Delay differential equation

In mathematics, delay differential equations (DDEs) are a type of differential equation in which the derivative of the unknown function at a certain time is given in terms of the values of the function at previous times.
A general form of the timedelay differential equation for is
where represents the trajectory of the solution in the past. In this equation, f is a functional operator from to
Contents
Examples
 Continuous delay
 Discrete delay

 for .
 Linear with discrete delay

 where .
 Pantograph equation

 where a, b and λ are constants and 0 < λ < 1. This equation and some more general forms are named after the pantographs on trains.
Solving DDEs
DDEs are mostly solved in a stepwise fashion with a principle called the method of steps. For instance, consider the DDE with a single delay
with given initial condition . Then the solution on the interval [0,τ] is given by ψ(t) which is the solution to the inhomogeneous initial value problem

 ,
with ψ(0) = ϕ(0). This can be continued for the successive intervals by using the solution to the previous interval as inhomogeneous term. In practice, the initial value problem is often solved numerically.
Example
Suppose f(x(t),x(t − τ)) = ax(t − τ) and ϕ(t) = 1. Then the initial value problem can be solved with integration,

 ,
i.e., x(t) = at + 1, where we picked C = 1 to fit the initial condition x(0) = ϕ(0). Similarly, for the interval we integrate and fit the initial condition to find that x(t) = at^{2} / 2 + t + D where D = (a − 1)τ + 1 − aτ^{2} / 2.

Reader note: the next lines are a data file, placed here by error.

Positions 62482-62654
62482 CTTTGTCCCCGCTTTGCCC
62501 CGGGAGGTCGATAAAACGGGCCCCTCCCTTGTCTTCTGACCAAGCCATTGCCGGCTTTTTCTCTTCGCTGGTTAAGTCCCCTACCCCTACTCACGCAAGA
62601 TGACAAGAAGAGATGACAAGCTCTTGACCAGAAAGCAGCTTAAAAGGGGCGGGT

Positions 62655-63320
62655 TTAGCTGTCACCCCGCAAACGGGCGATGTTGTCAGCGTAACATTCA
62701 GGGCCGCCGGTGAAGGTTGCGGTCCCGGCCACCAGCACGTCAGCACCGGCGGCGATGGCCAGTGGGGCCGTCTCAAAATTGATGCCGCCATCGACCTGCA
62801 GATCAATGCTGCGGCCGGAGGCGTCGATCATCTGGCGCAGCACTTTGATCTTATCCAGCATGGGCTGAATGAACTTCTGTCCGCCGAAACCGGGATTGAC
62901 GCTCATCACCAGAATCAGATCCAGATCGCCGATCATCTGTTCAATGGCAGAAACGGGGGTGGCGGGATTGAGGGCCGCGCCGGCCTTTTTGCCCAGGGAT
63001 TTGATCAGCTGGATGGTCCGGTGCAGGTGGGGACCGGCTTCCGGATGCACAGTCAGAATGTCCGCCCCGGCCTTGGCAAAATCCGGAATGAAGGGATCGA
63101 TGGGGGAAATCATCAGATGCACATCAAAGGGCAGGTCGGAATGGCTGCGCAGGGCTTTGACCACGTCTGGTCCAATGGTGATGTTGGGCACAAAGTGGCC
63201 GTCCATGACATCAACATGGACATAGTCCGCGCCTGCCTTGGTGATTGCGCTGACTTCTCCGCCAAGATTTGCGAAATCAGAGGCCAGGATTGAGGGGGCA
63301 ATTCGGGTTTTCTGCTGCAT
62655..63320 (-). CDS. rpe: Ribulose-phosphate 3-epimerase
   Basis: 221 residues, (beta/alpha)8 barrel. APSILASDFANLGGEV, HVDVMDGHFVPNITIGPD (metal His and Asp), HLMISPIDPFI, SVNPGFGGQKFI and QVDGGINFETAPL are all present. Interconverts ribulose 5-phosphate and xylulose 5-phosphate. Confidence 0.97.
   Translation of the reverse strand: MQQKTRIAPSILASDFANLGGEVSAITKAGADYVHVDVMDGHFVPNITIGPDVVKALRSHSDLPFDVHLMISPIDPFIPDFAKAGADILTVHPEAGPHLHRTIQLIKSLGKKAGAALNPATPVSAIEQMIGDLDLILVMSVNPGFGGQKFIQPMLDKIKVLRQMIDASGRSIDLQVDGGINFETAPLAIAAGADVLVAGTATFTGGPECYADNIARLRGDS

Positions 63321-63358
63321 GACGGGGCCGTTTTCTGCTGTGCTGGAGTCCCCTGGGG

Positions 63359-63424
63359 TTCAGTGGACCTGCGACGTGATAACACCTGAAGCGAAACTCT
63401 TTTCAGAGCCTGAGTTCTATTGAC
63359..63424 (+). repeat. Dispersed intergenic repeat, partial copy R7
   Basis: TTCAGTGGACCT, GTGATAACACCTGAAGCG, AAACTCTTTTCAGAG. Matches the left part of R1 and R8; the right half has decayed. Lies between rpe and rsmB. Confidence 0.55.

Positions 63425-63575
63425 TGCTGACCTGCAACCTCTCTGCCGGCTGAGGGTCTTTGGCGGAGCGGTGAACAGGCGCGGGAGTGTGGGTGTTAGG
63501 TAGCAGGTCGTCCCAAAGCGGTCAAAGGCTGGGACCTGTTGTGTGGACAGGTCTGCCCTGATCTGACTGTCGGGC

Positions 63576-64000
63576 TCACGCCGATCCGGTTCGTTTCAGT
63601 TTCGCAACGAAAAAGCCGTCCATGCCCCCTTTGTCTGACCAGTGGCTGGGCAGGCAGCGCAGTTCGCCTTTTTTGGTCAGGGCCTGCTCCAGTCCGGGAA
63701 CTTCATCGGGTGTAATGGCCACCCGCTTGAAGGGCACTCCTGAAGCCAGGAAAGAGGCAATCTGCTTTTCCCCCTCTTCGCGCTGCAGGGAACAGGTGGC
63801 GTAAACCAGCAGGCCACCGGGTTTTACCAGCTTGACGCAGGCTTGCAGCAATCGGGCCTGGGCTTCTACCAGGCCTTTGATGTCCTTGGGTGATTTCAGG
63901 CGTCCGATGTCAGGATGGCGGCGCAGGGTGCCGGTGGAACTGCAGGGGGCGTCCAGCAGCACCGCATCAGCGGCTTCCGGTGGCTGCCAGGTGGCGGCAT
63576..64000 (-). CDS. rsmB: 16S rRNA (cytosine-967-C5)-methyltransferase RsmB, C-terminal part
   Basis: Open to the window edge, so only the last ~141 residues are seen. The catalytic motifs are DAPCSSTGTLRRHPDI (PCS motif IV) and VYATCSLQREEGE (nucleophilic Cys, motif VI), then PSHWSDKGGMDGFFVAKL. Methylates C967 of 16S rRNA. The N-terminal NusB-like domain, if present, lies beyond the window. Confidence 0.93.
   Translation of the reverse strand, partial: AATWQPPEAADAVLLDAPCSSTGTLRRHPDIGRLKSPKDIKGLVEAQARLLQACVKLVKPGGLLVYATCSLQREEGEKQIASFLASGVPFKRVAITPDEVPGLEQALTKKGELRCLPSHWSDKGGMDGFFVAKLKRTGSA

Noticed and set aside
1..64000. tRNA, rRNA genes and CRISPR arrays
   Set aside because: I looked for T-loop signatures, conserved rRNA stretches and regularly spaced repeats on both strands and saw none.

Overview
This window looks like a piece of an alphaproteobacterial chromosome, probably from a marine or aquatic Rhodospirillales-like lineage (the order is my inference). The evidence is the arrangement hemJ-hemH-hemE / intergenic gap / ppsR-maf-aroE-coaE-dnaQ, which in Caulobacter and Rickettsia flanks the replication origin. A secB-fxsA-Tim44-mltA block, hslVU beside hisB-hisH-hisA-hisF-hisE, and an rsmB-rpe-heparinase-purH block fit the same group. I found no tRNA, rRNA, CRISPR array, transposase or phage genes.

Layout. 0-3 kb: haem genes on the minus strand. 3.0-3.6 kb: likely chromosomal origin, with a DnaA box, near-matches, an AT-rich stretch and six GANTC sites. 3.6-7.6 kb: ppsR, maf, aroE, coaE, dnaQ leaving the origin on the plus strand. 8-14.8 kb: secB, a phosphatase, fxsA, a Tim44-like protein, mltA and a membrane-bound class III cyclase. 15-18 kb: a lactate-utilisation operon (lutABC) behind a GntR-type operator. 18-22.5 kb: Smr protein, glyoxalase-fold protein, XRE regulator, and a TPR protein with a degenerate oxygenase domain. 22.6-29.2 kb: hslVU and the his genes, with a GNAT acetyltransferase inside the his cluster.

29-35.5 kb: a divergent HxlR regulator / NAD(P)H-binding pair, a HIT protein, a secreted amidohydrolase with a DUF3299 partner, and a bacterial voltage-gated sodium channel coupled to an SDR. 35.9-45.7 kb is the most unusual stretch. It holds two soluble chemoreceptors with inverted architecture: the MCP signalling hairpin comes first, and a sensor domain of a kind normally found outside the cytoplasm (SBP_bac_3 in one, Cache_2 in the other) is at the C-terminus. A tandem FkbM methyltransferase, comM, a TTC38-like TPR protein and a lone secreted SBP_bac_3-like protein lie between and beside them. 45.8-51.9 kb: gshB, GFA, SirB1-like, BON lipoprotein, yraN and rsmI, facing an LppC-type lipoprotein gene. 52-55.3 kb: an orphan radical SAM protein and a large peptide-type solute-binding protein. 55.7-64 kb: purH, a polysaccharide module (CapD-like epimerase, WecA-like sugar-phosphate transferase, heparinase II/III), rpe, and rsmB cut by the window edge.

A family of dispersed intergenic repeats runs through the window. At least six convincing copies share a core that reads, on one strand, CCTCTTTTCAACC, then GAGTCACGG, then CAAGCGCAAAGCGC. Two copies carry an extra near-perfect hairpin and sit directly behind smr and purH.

Reduction to ODE
In some cases, delay differential equations are equivalent to a system of ordinary differential equations.
 Example 1 Consider an equation
 Introduce to get a system of ODEs
 Example 2 An equation
 is equivalent to
 where
The characteristic equation
Similar to ODEs, many properties of linear DDEs can be characterized and analyzed using the characteristic equation^{[1]}. The characteristic equation associated with the linear DDE with discrete delays
is

 .
The roots λ of the characteristic equation are called characteristic roots or eigenvalues and the solution set is often referred to as the spectrum. Because of the exponential in the characteristic equation, the DDE has, unlike the ODE case, an infinite number of eigenvalues, making a spectral analysis more involved. The spectrum does however have a some properties which can be exploited in the analysis. For instance, even though there are an infinite number of eigenvalues, there are only a finite number of eigenvalues to the right of any vertical line in the complex plane.
This characteristic equation is a nonlinear eigenproblem and there are many methods to compute the spectrum numerically^{[2]}. In some special situations it is possible to solve the characteristic equation explicitly. Consider, for example, the following DDE:
The characteristic equation is
There are an infinite number of solutions to this equation for complex λ. They are given by
 λ = W_{k}( − 1),
where W_{k} is the kth branch of the Lambert W function.
Notes
 ^ Michiels, Niculescu, 2007 Chapter 1
 ^ Michiels, Niculescu, 2007Chapter 2
References
 Bellman, Richard; Cooke, Kenneth L. (1963). Differentialdifference equations. New YorkLondon: Academic Press. ISBN 9780120848508.
 Driver, Rodney D. (1977). Ordinary and Delay Differential Equations. New York: Springer Verlag. ISBN 0387902317.
 Michiels, Wim and Niculescu, SilviuIulian (2007). Stability and stabilization of timedelay systems. An eigenvalue based approach. ISBN 9780898716320.
External links
 DelayDifferential Equations at Scholarpedia, curated by Skip Thompson.
Categories: Differential equations
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